A simple overview of questioning was used to outline the two major layers of Questioning. This was a nice simple view. It outlines the Primary layer of questioning, these are the questions that define a learning context and drive learning. It also outlines the Secondary layer which are the information seeking questions which will help the learner to acquire the information they will need to construct the answer or solution to the Primary question.

It also shows the 2 thinking steps of identifying prior knowledge the learner brings to the learning process and identification of what information may be needed to support the learning. I think this view can be extended to show a wider and more complete picture. I would suggest that there are more types of questions involved than the simple diagram shows.

An effective learner and questioner is likely to be asking Procedural and Reflective questions.

Procedural questions: These are questions posed about the process of locating and validating the relevant information needed to build understanding and develop solutions.
These questions may look like:
“Where would I find an expert on this subject?”
“What subject heading would this information come under in the library?”
“What other sources may validate or refute this information?”
“Is it likely or possible for there to be another viewpoint?”

Reflective questions: These questions relate to comprehending the information, linking it to prior knowledge, analysing it in the light of other information, synthesising it into new understanding, and applying it to create solutions for the primary question/task.
These questions may look like:
“Do I really know this or am I making an assumption?”
“Have I interpreted this correctly?”
“How does this link to …?”
“What are the implications of this?”


A learner who is asking Procedural and Reflective questions as they work to build knowledge and understanding is more likely to be an effective learner than one who fails to pose these types of question. By adding these to the simple overview we are gaining a more complete picture of the complexity of questioning within the learning process. However there are still two more types of question that need to be added to complete this extended view of questioning. These are Evaluative Questions, which come in two types:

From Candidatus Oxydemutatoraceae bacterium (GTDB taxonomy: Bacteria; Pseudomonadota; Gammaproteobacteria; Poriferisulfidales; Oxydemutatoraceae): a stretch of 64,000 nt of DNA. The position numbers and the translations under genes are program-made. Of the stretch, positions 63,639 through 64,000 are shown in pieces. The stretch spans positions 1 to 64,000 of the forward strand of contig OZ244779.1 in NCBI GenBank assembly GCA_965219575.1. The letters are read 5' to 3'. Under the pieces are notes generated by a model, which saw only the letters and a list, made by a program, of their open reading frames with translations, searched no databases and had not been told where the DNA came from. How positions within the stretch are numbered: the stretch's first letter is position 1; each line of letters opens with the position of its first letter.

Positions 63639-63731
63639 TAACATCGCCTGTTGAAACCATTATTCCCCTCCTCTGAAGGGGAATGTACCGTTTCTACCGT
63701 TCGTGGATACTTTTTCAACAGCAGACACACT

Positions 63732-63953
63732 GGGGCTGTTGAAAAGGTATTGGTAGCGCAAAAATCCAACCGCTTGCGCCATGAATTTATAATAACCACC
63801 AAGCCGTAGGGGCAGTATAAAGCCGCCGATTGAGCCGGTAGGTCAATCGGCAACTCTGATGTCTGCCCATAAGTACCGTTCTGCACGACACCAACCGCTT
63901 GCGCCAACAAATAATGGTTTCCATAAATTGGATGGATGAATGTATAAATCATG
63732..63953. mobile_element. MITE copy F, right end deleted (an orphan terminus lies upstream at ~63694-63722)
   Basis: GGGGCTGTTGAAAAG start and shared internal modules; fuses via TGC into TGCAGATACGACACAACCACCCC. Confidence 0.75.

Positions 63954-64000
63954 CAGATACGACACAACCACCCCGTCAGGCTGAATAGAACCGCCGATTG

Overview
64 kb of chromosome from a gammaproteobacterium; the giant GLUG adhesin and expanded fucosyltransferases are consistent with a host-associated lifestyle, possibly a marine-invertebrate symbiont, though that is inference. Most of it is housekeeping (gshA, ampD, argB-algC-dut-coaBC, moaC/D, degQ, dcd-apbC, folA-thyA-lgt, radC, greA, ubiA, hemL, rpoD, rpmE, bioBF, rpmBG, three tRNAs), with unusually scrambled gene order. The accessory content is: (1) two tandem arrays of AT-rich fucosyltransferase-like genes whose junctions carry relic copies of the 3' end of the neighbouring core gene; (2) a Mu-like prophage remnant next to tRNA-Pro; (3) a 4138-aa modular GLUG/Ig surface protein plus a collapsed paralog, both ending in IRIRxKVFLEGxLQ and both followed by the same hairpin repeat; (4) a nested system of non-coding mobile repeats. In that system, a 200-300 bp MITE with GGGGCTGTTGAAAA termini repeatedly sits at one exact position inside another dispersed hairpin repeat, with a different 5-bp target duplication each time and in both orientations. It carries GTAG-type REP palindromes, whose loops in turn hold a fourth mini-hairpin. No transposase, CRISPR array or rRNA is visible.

Evaluative Questions (Summative):
Summative evaluative questions will occur at the end of the learning process and though they are reflective in nature their purpose is to evaluate the learning, thinking and process skills used during the learning journey. A learner who asks and answers these questions effectively strengthens themselves for future and further learning. This learner not only does the learning related to the current aspect or context, but is also using each learning experience to learn bout and strengthen their own learning.
Summative evaluative questions may look like:
“Was my questioning effective?”
“How could I improve my questioning?”
“Where did I have difficulty in this learning experience?”
“What could I have done better?”

Evaluative Questions (Formative):
Formative evaluative questions are those that have come out of the current learning experience and are now the spark or initiate for further learning. They are in fact a new generation of Primary questions. An effective learner is one for whom each piece of learning becomes not a closed door, but rather an open door for new learning. It is a bit difficult to give general samples of what these questions may look like. So instead I will provide an example.
My son and I have been going through a process of learning with a chosen sport of big game fishing. We started with the Primary question “How do we catch Yellowfin tuna?”. Over a period of time this generated a large number of Secondary layer (information seeking) questions like:
“What is a good lure for Yellowfin tuna in the Bay Of Plenty?”
“How do we establish the best speed for trolling lures for our boat?”
“What boat handling techniques will help an angler fighting a Yellowfin tuna?”
As we have been involved in his learning process over the last 5 years another question has come out of the process, “How do we catch Striped and Blue Marlin?”. This question is a formative one, it has emerged from current learning and is another whole strand of learning in its own right. This new question is now a primary layer question which will drive a whole new sequence of learning.



While a simple overview of questioning is adequate to support learners in becoming more effective with their information seeking questions it is important for us to realise that there is a wider view to questioning and if we truly want to assist our students to be effective questioners across the whole learning process.

To support learners we need to facilitate their questioning across the range of 6 major aspects of questioning.

Procedural questions: Questions that target the process of locating and validating the relevant information needed to build understanding and develop solutions.

Reflective questions: Questions that support the comprehension, linking, analysing and synthesising information into gaining understanding and creating solutions.

Evaluative Questions (Summative): Questions that evaluate the learning, thinking and process skills with the intent of improving future learning.

Evaluative Questions (Formative): Questions that initiate further learning,